red alder Betulaceae Alnus
|Leaf: Alternate, simple, deciduous, ovate, 3 to 6 inches long, prominently penniveined leaf with doubly serrate margins that are tightly rolled under at the edges (revolute); petiole 1 inch long and grooved; green to yellow green above and paler green below.
Flower: Species is monoecious but flowers are borne in unisexual aments (catkins); preformed males are slender, pendent, and hang in clusters of 2 to 5; female catkins are short and thick, borne at the ends of branchlets.
Fruit: A small semi-woody cone about 1/2 to 1 inch long, persists through the winter, brown, seeds are tiny winged nutlets, shed in the fall.
Twig: Young twigs are distinctly triangular in cross-section; olive to reddish brown; prominent lenticels; clearly stalked buds.
Bark: Ashy gray to grayish brown, generally smooth but breaking into flat, irregular plates near the base, increasingly covered with white lichens as it ages; inner bark is tan but turns red when exposed to air.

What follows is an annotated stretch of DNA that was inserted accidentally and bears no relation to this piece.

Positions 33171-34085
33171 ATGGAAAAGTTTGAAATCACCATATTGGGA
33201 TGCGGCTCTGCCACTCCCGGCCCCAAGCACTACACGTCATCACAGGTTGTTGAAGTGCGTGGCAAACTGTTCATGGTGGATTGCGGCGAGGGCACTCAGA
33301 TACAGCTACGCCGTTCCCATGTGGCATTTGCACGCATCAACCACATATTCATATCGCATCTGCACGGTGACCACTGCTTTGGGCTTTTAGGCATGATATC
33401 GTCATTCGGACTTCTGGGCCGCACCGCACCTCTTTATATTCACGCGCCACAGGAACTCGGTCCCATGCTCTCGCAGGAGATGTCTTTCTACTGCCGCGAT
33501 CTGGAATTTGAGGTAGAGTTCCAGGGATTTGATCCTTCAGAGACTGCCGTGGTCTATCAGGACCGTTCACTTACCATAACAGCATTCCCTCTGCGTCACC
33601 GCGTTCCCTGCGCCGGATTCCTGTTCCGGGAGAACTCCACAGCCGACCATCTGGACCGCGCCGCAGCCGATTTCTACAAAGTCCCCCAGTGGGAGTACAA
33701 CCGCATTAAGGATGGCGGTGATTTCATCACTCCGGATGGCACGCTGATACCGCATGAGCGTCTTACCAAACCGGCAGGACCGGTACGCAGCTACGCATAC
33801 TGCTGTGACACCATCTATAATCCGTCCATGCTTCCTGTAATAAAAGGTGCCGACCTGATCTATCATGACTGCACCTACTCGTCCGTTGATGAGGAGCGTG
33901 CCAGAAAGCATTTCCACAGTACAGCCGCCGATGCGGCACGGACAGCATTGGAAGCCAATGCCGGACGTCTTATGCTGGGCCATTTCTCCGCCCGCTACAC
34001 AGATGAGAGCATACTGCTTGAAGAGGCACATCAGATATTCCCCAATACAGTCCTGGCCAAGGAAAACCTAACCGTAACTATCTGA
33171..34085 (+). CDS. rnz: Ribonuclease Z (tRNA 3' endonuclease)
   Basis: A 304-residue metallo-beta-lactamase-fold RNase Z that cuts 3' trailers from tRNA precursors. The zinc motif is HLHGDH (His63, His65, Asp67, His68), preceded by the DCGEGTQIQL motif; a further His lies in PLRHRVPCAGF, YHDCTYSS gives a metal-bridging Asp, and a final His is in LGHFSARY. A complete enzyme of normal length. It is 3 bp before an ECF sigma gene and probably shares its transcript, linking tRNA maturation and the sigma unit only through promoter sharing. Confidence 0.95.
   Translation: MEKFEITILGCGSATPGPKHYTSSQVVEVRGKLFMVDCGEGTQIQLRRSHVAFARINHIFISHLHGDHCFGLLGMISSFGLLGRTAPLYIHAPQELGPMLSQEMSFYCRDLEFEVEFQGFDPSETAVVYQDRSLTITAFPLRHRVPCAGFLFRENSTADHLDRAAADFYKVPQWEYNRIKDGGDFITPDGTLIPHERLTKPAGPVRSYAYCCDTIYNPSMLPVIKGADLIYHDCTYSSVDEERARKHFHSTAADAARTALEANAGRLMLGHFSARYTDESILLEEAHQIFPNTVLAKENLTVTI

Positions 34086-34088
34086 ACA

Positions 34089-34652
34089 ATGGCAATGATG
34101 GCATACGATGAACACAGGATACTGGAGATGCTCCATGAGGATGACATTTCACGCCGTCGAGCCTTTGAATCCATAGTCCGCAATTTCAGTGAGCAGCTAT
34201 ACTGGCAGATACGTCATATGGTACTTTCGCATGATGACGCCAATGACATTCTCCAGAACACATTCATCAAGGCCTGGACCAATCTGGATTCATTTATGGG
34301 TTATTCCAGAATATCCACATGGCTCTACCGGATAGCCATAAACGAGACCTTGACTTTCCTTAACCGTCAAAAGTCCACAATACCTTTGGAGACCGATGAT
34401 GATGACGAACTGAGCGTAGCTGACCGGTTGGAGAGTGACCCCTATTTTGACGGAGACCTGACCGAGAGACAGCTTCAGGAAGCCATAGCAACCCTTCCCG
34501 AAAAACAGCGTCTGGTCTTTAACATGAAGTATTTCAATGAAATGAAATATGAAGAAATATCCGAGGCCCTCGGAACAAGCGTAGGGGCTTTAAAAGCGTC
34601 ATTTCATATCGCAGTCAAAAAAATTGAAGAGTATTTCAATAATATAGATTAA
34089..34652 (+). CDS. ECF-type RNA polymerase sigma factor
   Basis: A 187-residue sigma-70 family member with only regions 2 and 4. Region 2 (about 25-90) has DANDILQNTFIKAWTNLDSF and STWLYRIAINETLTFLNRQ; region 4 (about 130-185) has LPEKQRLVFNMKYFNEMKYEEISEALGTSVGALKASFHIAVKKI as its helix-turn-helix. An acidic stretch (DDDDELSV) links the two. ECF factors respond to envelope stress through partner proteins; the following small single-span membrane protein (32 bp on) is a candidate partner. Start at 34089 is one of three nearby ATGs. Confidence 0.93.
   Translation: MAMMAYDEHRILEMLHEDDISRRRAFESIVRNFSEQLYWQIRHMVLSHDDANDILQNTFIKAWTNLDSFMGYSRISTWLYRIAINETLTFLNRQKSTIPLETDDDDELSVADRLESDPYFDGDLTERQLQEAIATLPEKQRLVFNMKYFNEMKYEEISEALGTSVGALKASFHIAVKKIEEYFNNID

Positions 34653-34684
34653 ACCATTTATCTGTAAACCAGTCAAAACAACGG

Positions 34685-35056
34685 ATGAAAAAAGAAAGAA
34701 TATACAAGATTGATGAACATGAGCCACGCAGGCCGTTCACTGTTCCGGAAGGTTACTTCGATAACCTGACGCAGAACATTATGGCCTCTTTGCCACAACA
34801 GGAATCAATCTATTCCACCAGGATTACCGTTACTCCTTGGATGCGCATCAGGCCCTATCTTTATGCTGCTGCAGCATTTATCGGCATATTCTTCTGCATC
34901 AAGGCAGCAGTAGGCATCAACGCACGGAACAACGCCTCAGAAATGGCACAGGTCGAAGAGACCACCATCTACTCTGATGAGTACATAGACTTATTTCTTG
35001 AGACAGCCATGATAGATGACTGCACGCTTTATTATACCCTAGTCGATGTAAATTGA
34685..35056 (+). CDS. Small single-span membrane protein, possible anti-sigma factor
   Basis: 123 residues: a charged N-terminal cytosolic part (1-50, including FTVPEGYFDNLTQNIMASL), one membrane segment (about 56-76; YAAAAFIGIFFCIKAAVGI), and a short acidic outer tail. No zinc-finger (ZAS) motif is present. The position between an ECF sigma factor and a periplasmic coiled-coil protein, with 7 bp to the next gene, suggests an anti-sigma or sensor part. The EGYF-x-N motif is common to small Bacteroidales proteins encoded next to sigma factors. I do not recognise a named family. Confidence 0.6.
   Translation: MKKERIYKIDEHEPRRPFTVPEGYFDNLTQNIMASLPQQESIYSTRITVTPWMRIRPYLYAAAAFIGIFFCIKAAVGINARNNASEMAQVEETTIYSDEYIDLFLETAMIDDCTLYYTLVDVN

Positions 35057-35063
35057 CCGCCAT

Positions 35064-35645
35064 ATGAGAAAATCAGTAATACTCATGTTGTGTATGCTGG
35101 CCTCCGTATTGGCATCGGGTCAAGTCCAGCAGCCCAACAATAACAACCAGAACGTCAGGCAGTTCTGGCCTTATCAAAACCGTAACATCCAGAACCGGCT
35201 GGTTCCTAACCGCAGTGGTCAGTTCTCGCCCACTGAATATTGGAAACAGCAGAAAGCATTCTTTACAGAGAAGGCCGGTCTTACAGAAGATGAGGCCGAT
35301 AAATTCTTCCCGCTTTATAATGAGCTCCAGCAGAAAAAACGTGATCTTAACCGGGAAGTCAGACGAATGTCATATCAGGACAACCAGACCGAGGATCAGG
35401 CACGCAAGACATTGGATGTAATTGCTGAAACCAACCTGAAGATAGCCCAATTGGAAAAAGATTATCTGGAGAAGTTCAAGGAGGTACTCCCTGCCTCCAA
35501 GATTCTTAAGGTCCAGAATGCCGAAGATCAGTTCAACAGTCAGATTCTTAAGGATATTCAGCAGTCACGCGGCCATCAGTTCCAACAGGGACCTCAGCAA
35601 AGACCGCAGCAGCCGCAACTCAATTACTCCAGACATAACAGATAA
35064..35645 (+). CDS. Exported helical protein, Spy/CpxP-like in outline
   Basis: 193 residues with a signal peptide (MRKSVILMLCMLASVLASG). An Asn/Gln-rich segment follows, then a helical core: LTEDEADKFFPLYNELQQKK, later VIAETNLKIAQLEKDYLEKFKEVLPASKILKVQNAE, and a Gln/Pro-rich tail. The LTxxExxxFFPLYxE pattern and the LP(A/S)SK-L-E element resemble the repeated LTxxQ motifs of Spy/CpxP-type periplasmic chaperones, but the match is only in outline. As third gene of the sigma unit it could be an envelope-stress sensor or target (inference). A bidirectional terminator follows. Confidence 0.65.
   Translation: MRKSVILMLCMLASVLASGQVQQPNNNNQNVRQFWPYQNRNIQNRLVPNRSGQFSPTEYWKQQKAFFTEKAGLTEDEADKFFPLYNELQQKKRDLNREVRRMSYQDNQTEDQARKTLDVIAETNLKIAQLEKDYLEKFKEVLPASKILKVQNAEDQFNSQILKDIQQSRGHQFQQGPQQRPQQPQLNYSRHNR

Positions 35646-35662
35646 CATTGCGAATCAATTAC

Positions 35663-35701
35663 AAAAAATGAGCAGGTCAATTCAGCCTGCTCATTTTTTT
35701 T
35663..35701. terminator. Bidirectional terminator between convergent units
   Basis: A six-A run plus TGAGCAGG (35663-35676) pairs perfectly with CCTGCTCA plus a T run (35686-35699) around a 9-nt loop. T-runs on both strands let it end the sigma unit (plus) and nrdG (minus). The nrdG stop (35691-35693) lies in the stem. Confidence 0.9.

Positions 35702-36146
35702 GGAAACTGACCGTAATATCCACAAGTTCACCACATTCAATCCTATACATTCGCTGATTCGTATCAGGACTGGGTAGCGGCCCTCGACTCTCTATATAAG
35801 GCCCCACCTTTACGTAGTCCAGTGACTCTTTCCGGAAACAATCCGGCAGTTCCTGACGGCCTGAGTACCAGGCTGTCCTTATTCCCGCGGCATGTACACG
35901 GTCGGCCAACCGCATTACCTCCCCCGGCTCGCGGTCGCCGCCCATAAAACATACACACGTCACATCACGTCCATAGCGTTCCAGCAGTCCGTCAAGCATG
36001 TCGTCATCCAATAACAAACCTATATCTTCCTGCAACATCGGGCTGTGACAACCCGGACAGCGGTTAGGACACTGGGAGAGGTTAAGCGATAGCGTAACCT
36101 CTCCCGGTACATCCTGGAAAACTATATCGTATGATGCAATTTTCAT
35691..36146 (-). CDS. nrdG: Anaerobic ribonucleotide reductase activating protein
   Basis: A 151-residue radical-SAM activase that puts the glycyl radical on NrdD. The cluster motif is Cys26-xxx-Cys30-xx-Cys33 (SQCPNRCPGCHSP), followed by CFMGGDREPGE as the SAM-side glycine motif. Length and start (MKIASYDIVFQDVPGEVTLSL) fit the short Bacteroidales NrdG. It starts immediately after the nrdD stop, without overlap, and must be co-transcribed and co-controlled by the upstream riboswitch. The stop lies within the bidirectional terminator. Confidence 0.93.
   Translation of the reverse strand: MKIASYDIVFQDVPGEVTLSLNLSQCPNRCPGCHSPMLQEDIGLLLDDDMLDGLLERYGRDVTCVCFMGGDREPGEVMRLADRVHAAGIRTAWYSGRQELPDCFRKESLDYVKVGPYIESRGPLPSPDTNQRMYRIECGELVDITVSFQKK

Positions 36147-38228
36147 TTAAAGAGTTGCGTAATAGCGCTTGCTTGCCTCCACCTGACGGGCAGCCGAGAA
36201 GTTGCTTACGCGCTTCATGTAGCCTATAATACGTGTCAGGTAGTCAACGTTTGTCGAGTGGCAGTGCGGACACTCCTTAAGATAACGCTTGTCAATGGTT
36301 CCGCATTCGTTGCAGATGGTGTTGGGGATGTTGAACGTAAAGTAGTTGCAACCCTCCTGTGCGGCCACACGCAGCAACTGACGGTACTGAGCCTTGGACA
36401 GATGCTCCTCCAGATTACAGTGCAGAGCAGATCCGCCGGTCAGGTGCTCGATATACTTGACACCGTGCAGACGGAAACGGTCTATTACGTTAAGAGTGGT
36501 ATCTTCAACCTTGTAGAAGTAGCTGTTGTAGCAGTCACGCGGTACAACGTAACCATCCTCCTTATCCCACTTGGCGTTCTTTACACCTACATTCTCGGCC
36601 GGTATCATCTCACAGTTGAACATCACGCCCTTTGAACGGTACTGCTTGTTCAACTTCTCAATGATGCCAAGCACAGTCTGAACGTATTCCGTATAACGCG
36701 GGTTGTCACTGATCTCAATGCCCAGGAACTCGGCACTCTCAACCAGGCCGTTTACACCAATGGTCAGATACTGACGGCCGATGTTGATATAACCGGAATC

Form: A medium sized tree reaching 120 feet tall and 1 to 3 feet in diameter. Typically has a moderately straight bole with an open, broadly pyramidal or dome-shaped crown. Lower trunk is usually free of branches due to intolerance to shade.
Looks like: white alder
- Sitka alder
- thinleaf alder
- Arizona alder
| Additional Range Information:
Alnus rubra is native to North America.
Range may be expanded by planting.
See states reporting red alder.
| External Links:
Silvics of North America
USDA Plants Database
|© Copyright 2016, Virginia Tech|
Dept. of Forest Resources
and Environmental Conservation,
all rights reserved.
Photos and text by: John Seiler,
Edward Jensen, Alex Niemiera,
and John Peterson